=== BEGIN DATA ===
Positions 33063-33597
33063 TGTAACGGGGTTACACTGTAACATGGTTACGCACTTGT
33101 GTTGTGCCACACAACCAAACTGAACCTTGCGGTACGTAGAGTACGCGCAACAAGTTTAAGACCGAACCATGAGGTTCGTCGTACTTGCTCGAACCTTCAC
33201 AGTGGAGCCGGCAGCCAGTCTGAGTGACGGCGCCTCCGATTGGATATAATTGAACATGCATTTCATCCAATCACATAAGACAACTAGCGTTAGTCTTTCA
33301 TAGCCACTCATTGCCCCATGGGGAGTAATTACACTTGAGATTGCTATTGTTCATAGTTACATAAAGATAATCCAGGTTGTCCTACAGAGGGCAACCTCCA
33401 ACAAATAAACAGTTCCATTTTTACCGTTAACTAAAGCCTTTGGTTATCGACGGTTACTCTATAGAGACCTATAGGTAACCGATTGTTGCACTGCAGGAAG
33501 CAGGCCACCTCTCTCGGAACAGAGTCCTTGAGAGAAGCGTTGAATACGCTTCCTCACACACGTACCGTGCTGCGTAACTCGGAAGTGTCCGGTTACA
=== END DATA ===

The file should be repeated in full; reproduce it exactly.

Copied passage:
Positions 33063-33597
33063 TGTAACGGGGTTACACTGTAACATGGTTACGCACTTGT
33101 GTTGTGCCACACAACCAAACTGAACCTTGCGGTACGTAGAGTACGCGCAACAAGTTTAAGACCGAACCATGAGGTTCGTCGTACTTGCTCGAACCTTCAC
33201 AGTGGAGCCGGCAGCCAGTCTGAGTGACGGCGCCTCCGATTGGATATAATTGAACATGCATTTCATCCAATCACATAAGACAACTAGCGTTAGTCTTTCA
33301 TAGCCACTCATTGCCCCATGGGGAGTAATTACACTTGAGATTGCTATTGTTCATAGTTACATAAAGATAATCCAGGTTGTCCTACAGAGGGCAACCTCCA
33401 ACAAATAAACAGTTCCATTTTTACCGTTAACTAAAGCCTTTGGTTATCGACGGTTACTCTATAGAGACCTATAGGTAACCGATTGTTGCACTGCAGGAAG
33501 CAGGCCACCTCTCTCGGAACAGAGTCCTTGAGAGAAGCGTTGAATACGCTTCCTCACACACGTACCGTGCTGCGTAACTCGGAAGTGTCCGGTTACA